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E-M:/ EPA web sites closed--Congressional DENIAL OF SERVICE

Enviro-Mich message from anne.woiwode@sfsierra.sierraclub.org

     Enviro-Mich folks-- I have pulled up the EPA website and they are in 
     fact "not available at this time so I pass along an alert regarding 
     apparent shut down of internet access to EPA websites as a result of 
     concerns over security.  While security is a legitimate concern, the 
     possibility that a permanent shut down of access could be afoot is 
     very troubling.
     Anne Woiwode
FYI -- Protest to your members of congress would be most appropriate.
Under pressure from House Commerce Committee Chairman Thomas J. Bliley 
(R-Virginia), U.S. EPA has severed its electronic links to the outside 
world. EPA's web sites are down. E-mail in and out of the agency does 
not work. It is not yet clear how long this will last.
According to the Associated Press, "Bliley said that investigators from 
the General Accounting Office in December were able to penetrate 
sensitive areas of the EPA computer system through the agency's public 
Web site and gain access to sensitive material not generally available 
to the public."
Eric Wohlschlegel, a spokesman for Bliley, said "This is a matter of 
protecting sensitive and confidential data that could put national and 
economic security at risk. EPA's assertion that this sensitive data is 
now secure behind a firewall is absolutely false."
In fact, it's the electronic isolation of U.S. EPA that endangers U.S. 
security. Daily, large numbers of Americans rely upon access to EPA's 
web site for environmental data, contact information, and policy 
documents. A large share of EPA's routine business with the public, 
private industry, and other agencies is conducted via e-mail. That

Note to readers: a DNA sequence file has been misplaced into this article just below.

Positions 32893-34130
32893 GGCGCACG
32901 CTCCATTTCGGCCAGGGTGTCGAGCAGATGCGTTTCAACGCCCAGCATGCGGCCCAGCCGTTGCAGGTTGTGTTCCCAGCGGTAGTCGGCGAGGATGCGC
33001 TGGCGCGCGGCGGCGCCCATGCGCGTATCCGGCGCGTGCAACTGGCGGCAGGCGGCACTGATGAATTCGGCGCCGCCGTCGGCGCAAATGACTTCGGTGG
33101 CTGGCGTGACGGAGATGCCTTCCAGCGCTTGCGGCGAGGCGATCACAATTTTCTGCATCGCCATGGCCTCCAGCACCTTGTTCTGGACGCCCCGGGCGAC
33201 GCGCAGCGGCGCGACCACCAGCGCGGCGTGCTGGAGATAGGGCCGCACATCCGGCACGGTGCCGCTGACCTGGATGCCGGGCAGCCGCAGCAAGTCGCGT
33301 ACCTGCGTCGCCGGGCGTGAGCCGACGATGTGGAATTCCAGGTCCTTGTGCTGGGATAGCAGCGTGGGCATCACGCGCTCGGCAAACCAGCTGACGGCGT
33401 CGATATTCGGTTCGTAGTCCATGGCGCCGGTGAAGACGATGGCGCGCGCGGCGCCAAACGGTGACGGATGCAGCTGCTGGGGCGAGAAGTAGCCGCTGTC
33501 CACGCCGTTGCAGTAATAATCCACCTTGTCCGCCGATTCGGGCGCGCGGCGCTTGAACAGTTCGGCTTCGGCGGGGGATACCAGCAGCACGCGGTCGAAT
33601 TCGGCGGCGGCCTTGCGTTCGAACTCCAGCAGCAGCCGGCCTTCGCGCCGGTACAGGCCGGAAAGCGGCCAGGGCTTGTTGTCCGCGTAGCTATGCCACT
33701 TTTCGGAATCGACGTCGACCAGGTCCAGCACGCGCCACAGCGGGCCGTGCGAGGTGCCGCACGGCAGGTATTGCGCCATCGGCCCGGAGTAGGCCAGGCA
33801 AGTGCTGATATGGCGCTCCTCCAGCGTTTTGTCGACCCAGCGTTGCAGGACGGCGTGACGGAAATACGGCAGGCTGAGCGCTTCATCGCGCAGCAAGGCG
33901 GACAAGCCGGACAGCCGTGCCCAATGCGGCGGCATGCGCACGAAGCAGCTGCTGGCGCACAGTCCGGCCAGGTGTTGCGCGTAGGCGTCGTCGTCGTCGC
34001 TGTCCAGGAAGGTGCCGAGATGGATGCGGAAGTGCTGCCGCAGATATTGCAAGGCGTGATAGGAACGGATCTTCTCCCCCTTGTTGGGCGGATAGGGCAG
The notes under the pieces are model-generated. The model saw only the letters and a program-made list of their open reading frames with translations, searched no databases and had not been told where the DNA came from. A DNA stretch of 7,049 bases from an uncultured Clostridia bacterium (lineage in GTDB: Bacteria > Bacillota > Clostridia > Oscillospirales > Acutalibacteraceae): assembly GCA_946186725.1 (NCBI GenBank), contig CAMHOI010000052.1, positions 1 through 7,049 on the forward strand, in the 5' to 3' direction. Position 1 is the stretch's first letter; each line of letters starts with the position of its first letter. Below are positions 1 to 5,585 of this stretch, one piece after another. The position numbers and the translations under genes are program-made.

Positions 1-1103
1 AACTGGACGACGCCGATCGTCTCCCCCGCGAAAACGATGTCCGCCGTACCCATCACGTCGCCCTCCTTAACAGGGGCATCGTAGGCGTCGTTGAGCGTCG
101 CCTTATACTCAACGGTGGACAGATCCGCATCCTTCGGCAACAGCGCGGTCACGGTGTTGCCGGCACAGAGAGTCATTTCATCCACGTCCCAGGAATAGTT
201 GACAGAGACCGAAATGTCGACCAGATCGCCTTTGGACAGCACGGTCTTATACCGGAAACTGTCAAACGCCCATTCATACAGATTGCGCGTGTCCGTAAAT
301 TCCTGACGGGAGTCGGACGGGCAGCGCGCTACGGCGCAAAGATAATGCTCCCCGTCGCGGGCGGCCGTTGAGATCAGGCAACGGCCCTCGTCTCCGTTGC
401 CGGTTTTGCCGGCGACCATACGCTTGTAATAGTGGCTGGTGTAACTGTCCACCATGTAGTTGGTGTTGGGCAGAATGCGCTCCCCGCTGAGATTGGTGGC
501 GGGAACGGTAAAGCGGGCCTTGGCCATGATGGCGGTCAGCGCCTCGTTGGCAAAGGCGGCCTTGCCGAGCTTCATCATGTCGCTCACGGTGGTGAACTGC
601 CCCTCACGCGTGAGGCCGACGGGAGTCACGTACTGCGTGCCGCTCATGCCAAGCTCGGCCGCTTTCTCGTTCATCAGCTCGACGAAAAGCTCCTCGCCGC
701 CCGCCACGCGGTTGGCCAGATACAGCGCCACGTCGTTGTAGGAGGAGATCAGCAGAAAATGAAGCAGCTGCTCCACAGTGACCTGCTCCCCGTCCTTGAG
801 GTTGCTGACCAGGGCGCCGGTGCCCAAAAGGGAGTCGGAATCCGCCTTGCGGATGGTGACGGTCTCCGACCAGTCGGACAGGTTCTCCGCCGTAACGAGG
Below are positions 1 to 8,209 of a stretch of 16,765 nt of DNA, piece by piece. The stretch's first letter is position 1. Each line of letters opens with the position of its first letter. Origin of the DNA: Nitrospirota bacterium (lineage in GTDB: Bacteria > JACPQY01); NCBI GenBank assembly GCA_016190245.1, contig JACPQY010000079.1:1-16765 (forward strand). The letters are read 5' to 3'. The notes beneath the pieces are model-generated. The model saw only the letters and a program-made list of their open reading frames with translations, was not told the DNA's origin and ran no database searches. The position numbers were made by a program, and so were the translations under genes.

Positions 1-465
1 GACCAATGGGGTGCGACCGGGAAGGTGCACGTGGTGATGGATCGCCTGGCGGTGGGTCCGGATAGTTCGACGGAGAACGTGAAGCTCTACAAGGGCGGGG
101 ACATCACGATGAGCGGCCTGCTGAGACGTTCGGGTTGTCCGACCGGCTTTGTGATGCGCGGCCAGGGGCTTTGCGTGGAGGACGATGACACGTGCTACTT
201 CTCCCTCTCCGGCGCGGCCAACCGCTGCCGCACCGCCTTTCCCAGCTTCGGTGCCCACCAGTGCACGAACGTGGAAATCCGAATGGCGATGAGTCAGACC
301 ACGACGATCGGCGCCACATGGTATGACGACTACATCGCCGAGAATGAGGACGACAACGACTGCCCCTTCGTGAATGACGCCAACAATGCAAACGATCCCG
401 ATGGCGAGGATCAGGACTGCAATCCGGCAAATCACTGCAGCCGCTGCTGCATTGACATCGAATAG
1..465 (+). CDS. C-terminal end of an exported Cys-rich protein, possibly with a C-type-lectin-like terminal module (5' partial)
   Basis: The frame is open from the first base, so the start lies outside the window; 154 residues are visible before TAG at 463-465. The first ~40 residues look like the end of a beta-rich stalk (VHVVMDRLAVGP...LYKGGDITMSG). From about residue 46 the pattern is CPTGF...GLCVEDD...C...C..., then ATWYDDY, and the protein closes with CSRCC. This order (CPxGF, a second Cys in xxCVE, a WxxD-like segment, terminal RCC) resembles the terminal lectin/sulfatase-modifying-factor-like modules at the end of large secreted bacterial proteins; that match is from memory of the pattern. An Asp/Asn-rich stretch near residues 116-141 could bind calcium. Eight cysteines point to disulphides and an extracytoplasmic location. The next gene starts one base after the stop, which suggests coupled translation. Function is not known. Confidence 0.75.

activity - admittedly imperfect - protects the American people and our 
environment from environmental insult and disaster.
Bliley's action - and EPA's inability to resist politically - are 
comparable, but more pervasive, to the recent, widely publicized attacks 
on leading electronic commerce web systems. If agencies that could be 
victimized by cracker attacks were all forced to shut down public 
information and correspondence systems until they could prove 
invulnerability, then it would probably shut down the day-to-day 
activities of the government. My guess is that crackers, if they wished, 
could illegally read Congressman Bliley's personal electronic 
correspondence, but that's no reason to shut down Congress's Internet 
That's a reason to build security into standard operating systems, and 
for EPA to work quickly to protect its confidential data.
Unless people who care about environmental protection protest 
immediately and loudly, Bliley will continue his attacks on EPA.
Lenny Siegel
Director, Center for Public Environmental Oversight 
c/o PSC, 222B View St., Mountain View, CA 94041 
Voice: 650/961-8918 or 650/969-1545
Fax: 650/968-1126

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